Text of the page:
Origins of the knitting needles are many. This authors research on the topic comes to the Art of Tunisian Crochet using a long knitting needle. Eventually in the 12th Century people decided to start knitting using long crochet hooks in the Tunisian Style. Eventually they decided that the end hooks were more a problem than a help and began making knitting needles without the hook.

The knitting needle size corresponds to the same size regular crochet hook [because we started crochet long before knitting]; not the small steel crochet hooks. The reason for this is that it makes it easy to insert crochet into knitted work and vice versa without changing the tension of the piece.

Knitting needles come in three main styles: Straight, Circular and Double Pointed. There are many different sets of knitting needles you can purchase. And various companies that make them now. Most avid knitters eventually purchase a Knitting Needle Collection. This provides a compact and easy to carry their needles with them in a zipped or snap carrying case.

Because I teach knitting I have a large variety of knitting needles including the shorter needles to accommodate smaller hands. Size does matter when younger students or elder students are attempting to learn knitting. The larger knitting needles sometimes prove cumbersome and more difficult. Smaller knitting needles are easy to use for a beginner and perfect for knitting a hat, scarf, dish cloth, etc.

Knitting Yarn Categories

When you begin a knitting project you need to review the pattern and then carefully select the correct yarn for what article you intend to make.Yarn comes in different Dye Lot and Color. The Dye lot color varies with each lot. So white in one lot is not white in another even though it may be the same brand of yarn..Because of this It is best to get all the skeins you need before you start the project and if you are not certain get more than the pattern calls for to be certain your work isn't made with white colors that don't match each other; unless you intend for it to be that way.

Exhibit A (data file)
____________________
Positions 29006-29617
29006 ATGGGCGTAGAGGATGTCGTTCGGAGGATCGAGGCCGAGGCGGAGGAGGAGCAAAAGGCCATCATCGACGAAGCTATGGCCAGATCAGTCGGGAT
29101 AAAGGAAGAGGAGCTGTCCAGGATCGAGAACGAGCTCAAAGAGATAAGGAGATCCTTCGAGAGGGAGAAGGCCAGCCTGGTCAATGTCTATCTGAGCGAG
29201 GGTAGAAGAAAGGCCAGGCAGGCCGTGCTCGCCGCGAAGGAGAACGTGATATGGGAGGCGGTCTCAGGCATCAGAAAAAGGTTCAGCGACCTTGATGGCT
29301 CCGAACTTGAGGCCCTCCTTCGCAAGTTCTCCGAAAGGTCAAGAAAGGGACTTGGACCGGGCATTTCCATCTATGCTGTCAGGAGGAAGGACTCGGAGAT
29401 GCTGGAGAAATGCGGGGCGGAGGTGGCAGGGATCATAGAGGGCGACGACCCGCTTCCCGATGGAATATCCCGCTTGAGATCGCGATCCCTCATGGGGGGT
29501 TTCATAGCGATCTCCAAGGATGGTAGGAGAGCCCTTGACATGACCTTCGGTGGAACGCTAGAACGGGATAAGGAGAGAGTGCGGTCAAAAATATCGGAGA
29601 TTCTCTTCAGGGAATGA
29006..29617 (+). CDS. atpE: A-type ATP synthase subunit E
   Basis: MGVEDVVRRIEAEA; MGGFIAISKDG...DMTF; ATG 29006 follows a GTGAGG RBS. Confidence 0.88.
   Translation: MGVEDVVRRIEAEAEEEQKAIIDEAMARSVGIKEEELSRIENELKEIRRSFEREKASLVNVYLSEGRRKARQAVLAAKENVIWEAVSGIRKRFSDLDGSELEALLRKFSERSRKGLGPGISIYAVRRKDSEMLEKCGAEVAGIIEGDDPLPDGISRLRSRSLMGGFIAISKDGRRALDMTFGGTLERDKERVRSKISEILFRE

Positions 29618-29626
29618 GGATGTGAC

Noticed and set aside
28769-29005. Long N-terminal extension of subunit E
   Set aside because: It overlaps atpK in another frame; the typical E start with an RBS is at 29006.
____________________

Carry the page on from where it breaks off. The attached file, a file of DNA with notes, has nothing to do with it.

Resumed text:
Yarn has the following categories:

  • Fingering:10-count crochet thread - Size 0 also called lace
  • Sock, Fingering, Baby Size - Size 1 also called super fine
  • Sport, Baby - Size 2 also called fine
  • D. K. or [Double Knitting], Light Worsted - Size 3 also called light
  • Worsted, Afghan, Aran - Size 4 also called medium
  • Chunky, Craft, Rug - Size 5 also called bulky
  • Bulky, Roving - Size 6 also called super bulky

One selects their knitting needle according to the size of yarn they choose. Yarn size is as follows:

  • Size 0 yarn calls for needle size 000-1
  • Size 1 yarn calls for needle size 1 - 3
  • Size 2 yarn calls for needle size 3 - 5
  • Size 3 yarn calls for needle size 5 - 7
  • Size 4 yarn calls for needle size 7 - 9
  • Size 5 yarn calls for needle size 11 - larger

Special Note: Don’t mix yarn with different bulk unless pattern asks you to.

Remember, manufactures put Dye Lot or Color, Bulk weight, Gauge of yarn. and suggested hook size on each skein of yarn to help the crafter. Most patterns also call for yarn of a specific texture or material, so make sure you read the instructions and know the implications of deviating from them

Knitting Gauge

Knitting Needles have an average gauge based on the same gauge as the Crochet Hooks.. Because each person knits using their own personal gauge, a standard category of "gauge" was developed to assist knitters in making articles. So knitters can exchange patterns with each other and have the same result.

Each pattern lists a stated "gauge" based on the knitted piece being described. The pattern states the needle size the artisan used to make their original work. Then a gauge lists how many stitches make standard 4 - 5 inches or centimeters across as well as how many stitched rows make the standard 4-5 rows listed in inches or centimeters.

Armed with this information, a knitter makes a swatch or small sample of knitting. This will demonstrate the look of a larger piece and tell the knitter if their gauge matches the pattern piece. If it does not, the knitter can exchange needles to get a larger or smaller needle until they are able to produce a "swatch" having the correct gauge of the pattern they have chosen. This way their piece will resemble what they intend to make.

Knit Gauge Range* in Stockinette Stitch to 4 inches is as follows:

  • Needle Size 000-1 gauge 33-40sts [stitches]
  • Needle Size 1-3 gauge 27-32sts
  • Needle Size 3-5 gauge 23-26sts
  • Needle Size 5-7 gauge 21-24sts
  • Needle Size 7-9 gauge 16-20sts
  • Needle Size 9-11 gauge 12-15sts
  • Needle Size 11 - larger gauge 6-11sts

Remember the "Gauge" is found in your pattern. Gauge is made when you use yarn and hook to make rows. Be sure to make a swatch the size of the gauge to make sure you will get the desired result. Change the bulk of the yarn and or the hook size as needed to reach the correct gauge shown or your project will turn out smaller or larger than expected.

Knitting Skill Levels